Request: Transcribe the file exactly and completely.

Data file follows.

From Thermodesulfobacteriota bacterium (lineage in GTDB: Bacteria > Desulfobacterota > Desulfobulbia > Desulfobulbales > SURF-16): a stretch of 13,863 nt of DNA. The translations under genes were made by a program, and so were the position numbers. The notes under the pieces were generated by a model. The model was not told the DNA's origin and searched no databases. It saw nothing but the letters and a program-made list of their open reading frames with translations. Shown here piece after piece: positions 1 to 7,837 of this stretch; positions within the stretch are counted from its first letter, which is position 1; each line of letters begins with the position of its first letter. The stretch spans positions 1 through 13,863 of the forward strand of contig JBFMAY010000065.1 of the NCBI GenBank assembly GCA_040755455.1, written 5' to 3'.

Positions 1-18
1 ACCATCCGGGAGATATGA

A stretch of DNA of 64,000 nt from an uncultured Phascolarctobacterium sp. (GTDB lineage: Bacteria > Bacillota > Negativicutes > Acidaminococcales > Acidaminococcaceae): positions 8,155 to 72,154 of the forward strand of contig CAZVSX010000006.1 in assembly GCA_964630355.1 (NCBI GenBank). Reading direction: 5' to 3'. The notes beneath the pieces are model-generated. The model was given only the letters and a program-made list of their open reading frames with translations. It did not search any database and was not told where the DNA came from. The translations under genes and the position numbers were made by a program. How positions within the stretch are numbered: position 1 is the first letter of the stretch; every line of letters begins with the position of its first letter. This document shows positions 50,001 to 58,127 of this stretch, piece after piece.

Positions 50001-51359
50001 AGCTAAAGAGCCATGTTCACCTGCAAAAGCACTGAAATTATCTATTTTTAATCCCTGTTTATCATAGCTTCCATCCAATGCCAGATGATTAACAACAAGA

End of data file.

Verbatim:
From Thermodesulfobacteriota bacterium (lineage in GTDB: Bacteria > Desulfobacterota > Desulfobulbia > Desulfobulbales > SURF-16): a stretch of 13,863 nt of DNA. The translations under genes were made by a program, and so were the position numbers. The notes under the pieces were generated by a model. The model was not told the DNA's origin and searched no databases. It saw nothing but the letters and a program-made list of their open reading frames with translations. Shown here piece after piece: positions 1 to 7,837 of this stretch; positions within the stretch are counted from its first letter, which is position 1; each line of letters begins with the position of its first letter. The stretch spans positions 1 through 13,863 of the forward strand of contig JBFMAY010000065.1 of the NCBI GenBank assembly GCA_040755455.1, written 5' to 3'.

Positions 1-18
1 ACCATCCGGGAGATATGA

A stretch of DNA of 64,000 nt from an uncultured Phascolarctobacterium sp. (GTDB lineage: Bacteria > Bacillota > Negativicutes > Acidaminococcales > Acidaminococcaceae): positions 8,155 to 72,154 of the forward strand of contig CAZVSX010000006.1 in assembly GCA_964630355.1 (NCBI GenBank). Reading direction: 5' to 3'. The notes beneath the pieces are model-generated. The model was given only the letters and a program-made list of their open reading frames with translations. It did not search any database and was not told where the DNA came from. The translations under genes and the position numbers were made by a program. How positions within the stretch are numbered: position 1 is the first letter of the stretch; every line of letters begins with the position of its first letter. This document shows positions 50,001 to 58,127 of this stretch, piece after piece.

Positions 50001-51359
50001 AGCTAAAGAGCCATGTTCACCTGCAAAAGCACTGAAATTATCTATTTTTAATCCCTGTTTATCATAGCTTCCATCCAATGCCAGATGATTAACAACAAGA